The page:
All of the Bitcoin data is not protected by the 4th amendment according to the latest court decision from the Fifth Circuit panel of three judges against Richard Gratkowski’s appeal, that the amendment should protect the data. The panel ruled that FBI agents who subpoenaed crypto exchange Coinbase should track the payments Gratkowski made to a child pornography site according to the law as we read more in the latest bitcoin news.
The 4th Amendment doesn’t really hinder US law enforcement to track all bitcoin transactions but the US court compared Coinbase to a traditional bank citing the US Supreme Court’s decision from the case in 1939 against v.Miller in which it ruled that the bank records were not a subject to the Fourth Amendment protections:
“Coinbase is a financial institution, a virtual currency exchange, that provides Bitcoin users with a method for transferring bitcoin. The main difference between Coinbase and traditional banks, which were at issue in Miller, is that Coinbase deals with virtual currency while traditional banks deal with physical currency.”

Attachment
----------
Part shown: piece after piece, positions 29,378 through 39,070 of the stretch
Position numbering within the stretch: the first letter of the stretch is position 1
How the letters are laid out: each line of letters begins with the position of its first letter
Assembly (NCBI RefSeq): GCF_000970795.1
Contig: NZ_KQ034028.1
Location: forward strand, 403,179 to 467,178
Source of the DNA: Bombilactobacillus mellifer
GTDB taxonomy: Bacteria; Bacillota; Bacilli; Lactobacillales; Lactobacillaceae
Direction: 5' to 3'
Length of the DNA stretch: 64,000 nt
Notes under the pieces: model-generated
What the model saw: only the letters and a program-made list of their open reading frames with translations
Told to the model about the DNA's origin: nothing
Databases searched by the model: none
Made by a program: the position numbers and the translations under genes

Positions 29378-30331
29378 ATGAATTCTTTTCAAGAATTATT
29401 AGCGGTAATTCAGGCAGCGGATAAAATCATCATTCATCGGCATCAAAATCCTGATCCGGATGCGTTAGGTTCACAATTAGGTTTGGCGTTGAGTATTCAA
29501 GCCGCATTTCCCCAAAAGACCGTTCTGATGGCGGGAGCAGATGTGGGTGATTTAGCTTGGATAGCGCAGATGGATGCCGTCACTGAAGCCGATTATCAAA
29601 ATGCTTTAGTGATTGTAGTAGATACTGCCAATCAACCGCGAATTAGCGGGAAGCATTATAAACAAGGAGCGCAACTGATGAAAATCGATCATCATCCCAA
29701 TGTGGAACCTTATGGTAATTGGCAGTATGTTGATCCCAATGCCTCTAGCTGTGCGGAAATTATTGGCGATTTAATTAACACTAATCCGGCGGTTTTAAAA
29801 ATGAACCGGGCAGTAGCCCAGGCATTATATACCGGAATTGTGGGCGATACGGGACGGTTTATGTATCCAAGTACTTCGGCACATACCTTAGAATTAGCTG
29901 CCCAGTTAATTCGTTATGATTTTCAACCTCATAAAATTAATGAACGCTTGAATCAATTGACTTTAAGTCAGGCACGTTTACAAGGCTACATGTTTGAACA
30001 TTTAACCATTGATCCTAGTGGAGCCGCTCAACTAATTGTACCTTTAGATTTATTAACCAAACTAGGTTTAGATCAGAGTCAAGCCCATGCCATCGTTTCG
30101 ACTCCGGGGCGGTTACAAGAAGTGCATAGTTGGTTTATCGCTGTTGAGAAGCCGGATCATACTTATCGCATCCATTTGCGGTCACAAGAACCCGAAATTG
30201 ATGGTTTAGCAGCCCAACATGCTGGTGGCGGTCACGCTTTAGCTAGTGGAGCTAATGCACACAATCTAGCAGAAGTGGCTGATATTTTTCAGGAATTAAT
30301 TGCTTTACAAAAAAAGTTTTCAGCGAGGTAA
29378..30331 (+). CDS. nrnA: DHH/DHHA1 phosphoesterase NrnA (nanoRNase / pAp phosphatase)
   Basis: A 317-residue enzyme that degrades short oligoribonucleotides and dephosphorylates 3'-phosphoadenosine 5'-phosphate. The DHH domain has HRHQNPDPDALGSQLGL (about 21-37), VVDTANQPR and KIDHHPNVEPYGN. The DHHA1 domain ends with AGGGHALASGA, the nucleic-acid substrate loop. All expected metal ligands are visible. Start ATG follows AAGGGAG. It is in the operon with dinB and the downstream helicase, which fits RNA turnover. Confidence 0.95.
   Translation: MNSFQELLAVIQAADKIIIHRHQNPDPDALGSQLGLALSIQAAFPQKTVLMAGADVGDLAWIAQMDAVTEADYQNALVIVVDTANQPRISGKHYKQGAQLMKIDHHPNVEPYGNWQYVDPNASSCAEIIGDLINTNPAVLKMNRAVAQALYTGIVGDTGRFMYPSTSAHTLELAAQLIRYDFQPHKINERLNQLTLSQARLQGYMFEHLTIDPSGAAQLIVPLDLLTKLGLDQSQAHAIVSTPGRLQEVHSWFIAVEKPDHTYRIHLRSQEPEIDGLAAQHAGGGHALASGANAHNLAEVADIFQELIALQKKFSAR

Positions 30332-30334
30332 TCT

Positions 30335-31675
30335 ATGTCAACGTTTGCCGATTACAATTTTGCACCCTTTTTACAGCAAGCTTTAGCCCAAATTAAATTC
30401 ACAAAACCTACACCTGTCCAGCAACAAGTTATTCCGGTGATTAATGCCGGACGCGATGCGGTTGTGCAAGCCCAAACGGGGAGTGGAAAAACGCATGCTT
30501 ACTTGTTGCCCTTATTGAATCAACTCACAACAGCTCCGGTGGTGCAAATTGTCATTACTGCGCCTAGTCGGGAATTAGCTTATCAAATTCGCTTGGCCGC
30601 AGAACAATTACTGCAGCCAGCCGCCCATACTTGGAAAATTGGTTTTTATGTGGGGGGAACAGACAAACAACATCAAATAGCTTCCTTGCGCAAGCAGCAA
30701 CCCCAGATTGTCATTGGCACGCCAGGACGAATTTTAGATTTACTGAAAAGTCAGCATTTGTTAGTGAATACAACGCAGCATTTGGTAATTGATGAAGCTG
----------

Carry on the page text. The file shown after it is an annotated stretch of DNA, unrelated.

The US court of appeals for the Fifth Circuit is a federal court with the appellate jurisdiction in district courts in Mississippi, Texas, and Louisiana. The FBI has already subpoenaed Coinbase to get the records from the payments Gratkowski made to a child pornography site. The crypto exchange offered the US government a limited amount of data according to the judges. The criminal complaint filed against Gratkowski in 2018 in Texas shows that he used BTC to pay for a child pornography site between 2016 and 2017. After analyzing the blockchain transactions to track the addresses that were moved to one of several accounts related to the website, the FBI subpoenaed Coinbase for the clients’ data.
The federal agents conducted a search warrant on Gratkowski’s house thanks to the info gathered by Coinbase. They even found a storage device with child pornography content on it. As a result, Gratkowski was sentenced to 70 months in prison and ten years in probation. He eventually appealed the decision saying that the data should get the same protections that the Supreme Court ruled for cellphone location data in 2018 during the Carpenter v. United States. The judges disagreed and argued that Bitcoin data is not personal and it isn’t a pervasive “or insistent part of daily life” as it doesn’t provide agents with an “intimate window into the person’s life.”
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